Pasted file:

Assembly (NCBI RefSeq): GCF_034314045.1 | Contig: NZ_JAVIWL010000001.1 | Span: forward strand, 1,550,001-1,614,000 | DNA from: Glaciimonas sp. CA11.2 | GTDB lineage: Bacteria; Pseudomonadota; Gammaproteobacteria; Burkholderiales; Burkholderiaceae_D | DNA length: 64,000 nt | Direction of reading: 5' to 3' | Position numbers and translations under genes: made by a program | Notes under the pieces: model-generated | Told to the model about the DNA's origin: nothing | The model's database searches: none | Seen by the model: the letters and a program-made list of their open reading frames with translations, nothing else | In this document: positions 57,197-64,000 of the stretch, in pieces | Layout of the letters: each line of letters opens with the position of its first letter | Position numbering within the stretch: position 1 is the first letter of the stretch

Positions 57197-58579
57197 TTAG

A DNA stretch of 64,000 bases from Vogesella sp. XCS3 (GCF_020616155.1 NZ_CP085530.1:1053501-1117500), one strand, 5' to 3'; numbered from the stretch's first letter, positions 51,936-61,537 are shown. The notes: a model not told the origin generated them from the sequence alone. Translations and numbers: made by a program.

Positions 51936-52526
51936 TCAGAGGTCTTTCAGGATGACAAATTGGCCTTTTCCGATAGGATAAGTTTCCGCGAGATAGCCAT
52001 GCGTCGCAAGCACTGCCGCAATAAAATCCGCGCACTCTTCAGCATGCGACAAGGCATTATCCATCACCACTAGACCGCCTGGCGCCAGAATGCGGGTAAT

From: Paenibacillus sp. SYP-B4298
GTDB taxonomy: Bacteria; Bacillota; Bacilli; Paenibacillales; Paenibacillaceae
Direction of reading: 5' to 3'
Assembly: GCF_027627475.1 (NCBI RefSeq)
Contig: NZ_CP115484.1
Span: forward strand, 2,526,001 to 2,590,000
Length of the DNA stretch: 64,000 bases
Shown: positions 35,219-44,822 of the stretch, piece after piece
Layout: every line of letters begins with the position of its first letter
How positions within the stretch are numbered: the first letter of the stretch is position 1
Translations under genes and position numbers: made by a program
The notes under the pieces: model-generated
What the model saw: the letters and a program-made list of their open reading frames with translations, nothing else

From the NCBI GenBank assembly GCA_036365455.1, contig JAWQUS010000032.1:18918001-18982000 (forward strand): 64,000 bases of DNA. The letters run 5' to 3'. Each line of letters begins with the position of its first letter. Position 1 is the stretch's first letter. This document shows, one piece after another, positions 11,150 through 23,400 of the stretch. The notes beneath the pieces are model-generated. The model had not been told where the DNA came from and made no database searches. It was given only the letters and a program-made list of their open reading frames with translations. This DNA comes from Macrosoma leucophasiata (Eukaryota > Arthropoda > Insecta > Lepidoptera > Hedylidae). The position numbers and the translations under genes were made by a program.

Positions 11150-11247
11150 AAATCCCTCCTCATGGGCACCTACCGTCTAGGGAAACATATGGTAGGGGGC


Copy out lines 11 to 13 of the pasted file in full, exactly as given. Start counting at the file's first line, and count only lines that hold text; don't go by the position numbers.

Assembly: GCF_027627475.1 (NCBI RefSeq)
Contig: NZ_CP115484.1
Span: forward strand, 2,526,001 to 2,590,000